Coffee beans are largely harvested and distributed commodity crop exchanges. The two most commonly grown and commutated coffee beans around the world are the Arabica and Robusta species. Arabica beans are currently marketed at a cost 30% less than that of Robusta beans, deeming them notably more cost-effective and therefore widespread.
Also notable is the steady increase in caffeine-product purchases and correlated caffeine reliance. Where reliance is prevalent, demand increases. Every sturdy market is one of supply and demand, so it is conventional that when demand is higher than supply, prices rise and when supply is higher than demand, prices drop. This rhythmic fluctuation of product appraisal may veer towards misfortunate if demand continues to increase, and supply lessens. The culprit to the weakened supply of coffee beans is biological circumstance. Our climate is changing, but the species-specific environmental necessities for growth are not.
Arabica coffee beans flourish at a higher altitude (600-2200 meters) than Robusta (0-800 meters), and Arabica beans require a lower atmospheric temperature (59-75 degrees Fahrenheit) than Robusta (76-96 degrees Fahrenheit). Robusta beans also have a greater thirst to quench, and are doused with 2200-3000 millimeters of annual rainfall versus Arabica’s 1200-2200 millimeters. The elemental requisites of Arabica are much more economical than those of Robusta, but may soon be outweighed by Robusta’s convenience when poor weather conditions in main export countries of Arabica take hold. If coffee beans, as with any other crop, are sparse due to barren weather, the price of that coffee will rise. In the case that one of the largest coffee-producing countries on earth has nearly calamitous weather for a year, the world market will be entirely aware.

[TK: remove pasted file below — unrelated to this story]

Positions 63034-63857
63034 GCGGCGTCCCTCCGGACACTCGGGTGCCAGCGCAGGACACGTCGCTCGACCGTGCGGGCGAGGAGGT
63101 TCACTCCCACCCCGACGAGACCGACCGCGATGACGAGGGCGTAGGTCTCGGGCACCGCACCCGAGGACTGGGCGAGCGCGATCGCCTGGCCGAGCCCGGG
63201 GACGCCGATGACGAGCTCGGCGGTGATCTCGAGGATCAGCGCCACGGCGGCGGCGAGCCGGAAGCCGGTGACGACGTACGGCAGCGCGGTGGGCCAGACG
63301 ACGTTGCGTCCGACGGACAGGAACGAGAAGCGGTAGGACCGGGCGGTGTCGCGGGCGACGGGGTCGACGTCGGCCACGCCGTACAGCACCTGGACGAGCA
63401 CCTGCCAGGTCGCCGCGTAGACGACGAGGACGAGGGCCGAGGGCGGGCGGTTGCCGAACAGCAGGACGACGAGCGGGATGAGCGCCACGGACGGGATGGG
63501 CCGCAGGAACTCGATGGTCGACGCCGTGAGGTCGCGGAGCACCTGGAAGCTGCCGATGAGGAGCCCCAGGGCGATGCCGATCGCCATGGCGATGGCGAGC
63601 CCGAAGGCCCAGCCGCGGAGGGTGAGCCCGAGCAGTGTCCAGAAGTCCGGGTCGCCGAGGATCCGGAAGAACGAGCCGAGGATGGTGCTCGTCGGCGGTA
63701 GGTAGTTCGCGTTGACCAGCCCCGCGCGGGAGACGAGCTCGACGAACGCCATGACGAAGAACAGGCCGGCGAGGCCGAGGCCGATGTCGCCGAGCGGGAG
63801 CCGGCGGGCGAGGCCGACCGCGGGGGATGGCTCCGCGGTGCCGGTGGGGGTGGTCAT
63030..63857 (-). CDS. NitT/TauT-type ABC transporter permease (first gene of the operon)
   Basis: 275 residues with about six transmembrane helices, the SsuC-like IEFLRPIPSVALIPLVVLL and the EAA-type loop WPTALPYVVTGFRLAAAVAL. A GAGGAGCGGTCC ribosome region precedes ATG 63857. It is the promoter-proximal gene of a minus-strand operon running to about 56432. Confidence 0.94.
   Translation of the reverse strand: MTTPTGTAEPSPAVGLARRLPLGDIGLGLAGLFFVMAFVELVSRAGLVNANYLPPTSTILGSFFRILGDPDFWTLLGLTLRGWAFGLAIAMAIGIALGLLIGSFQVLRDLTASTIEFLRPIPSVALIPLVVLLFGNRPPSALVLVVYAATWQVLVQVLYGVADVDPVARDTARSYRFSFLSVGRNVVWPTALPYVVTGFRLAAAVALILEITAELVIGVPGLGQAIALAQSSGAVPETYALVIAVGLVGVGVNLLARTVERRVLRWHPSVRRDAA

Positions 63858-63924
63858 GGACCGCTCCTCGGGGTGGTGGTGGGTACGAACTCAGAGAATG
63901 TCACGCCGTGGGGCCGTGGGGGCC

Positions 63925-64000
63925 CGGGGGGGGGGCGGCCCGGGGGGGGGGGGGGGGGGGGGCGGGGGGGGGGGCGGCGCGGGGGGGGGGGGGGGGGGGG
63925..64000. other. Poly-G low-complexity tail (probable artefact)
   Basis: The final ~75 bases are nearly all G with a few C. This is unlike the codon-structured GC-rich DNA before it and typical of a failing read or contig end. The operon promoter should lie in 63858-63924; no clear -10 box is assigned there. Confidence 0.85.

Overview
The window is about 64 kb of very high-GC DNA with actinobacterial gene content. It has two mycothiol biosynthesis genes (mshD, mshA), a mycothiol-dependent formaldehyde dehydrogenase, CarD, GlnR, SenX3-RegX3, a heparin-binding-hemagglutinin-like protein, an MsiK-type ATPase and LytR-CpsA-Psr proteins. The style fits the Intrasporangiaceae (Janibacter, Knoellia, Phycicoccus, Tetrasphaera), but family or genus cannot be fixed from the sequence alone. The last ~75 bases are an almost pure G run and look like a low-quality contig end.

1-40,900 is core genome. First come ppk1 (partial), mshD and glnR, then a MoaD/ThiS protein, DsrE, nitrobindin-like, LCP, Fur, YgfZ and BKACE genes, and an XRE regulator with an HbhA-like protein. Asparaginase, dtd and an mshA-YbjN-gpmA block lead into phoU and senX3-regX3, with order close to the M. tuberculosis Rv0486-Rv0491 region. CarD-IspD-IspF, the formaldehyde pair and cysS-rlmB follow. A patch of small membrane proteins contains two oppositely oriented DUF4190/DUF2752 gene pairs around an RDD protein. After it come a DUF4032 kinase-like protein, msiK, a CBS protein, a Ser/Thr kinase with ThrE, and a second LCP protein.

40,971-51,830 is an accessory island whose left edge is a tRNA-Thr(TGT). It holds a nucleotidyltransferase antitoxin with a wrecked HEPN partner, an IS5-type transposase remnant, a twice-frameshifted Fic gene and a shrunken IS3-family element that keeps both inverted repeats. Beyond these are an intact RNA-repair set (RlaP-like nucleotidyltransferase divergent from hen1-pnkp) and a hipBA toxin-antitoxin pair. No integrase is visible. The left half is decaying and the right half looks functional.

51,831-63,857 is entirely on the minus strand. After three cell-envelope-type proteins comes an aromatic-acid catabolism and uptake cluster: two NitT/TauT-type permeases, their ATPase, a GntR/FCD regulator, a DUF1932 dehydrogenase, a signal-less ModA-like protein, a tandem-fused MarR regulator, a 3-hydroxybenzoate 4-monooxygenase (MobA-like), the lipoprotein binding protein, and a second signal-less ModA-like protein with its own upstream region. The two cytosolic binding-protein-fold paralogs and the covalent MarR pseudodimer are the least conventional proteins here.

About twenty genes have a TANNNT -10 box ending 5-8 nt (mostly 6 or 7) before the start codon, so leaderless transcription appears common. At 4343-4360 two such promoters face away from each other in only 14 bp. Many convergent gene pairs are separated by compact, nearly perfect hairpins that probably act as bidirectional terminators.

The top five coffee-exporting countries in the world are Brazil, Vietnam, Columbia, Indonesia and Ethiopia. Now, that coffee is shipped off to countries of opposite polarity. The top five coffee consumers per capita are Finland, Aruba, Iceland, Norway and Denmark, with the United States, Germany and Italy importing the most coffee worldwide.
Uncertainty marks our future coffee predicament. It has been seen in the past that consumers suddenly prefer Robusta beans over Arabica, then Arabica rather than Robusta, and back and forth again. So, while we note global climate change as a factor regarding the success of one species, the fate of the coffee market may rely on the change of heart of customers. Consumer desideratum is as influential on coffee bean prices as natural forces are, so the outcome is wholly subjective.